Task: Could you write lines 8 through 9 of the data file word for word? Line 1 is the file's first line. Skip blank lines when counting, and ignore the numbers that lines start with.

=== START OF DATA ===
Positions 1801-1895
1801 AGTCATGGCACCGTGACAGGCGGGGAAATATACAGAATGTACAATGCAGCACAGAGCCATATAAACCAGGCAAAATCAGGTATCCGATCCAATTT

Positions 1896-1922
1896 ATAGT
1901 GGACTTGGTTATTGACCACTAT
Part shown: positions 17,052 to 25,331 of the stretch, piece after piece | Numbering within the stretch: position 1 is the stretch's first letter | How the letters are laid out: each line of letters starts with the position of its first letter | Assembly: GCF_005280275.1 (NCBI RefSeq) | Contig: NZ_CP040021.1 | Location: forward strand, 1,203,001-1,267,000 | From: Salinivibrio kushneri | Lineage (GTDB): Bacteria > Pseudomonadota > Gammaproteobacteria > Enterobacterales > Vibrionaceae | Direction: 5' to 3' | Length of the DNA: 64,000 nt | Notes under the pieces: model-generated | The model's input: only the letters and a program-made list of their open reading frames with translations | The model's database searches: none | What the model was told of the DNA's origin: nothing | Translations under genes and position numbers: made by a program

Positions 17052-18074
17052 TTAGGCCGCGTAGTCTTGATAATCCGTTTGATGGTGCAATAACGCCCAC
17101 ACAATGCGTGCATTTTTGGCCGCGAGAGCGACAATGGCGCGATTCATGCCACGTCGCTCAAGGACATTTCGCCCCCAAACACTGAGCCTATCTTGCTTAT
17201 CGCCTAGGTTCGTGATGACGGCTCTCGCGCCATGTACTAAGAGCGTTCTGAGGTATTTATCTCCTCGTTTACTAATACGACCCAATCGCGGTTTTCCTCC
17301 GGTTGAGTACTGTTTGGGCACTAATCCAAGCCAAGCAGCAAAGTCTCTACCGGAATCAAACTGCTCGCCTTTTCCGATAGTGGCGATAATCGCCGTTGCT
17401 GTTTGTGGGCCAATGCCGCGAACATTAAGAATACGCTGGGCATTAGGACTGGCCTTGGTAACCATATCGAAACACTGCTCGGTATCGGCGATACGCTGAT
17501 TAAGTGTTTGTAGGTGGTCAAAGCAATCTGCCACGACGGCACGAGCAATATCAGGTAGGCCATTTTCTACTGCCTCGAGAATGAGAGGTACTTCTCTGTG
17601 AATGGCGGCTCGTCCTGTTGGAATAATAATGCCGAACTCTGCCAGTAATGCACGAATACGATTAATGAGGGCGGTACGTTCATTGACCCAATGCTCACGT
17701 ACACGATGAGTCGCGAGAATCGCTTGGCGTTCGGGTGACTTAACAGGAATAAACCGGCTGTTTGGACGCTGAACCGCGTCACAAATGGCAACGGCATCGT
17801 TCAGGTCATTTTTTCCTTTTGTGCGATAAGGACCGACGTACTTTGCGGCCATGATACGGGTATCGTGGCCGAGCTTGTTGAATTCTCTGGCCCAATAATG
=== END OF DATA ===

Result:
17052 TTAGGCCGCGTAGTCTTGATAATCCGTTTGATGGTGCAATAACGCCCAC
17101 ACAATGCGTGCATTTTTGGCCGCGAGAGCGACAATGGCGCGATTCATGCCACGTCGCTCAAGGACATTTCGCCCCCAAACACTGAGCCTATCTTGCTTAT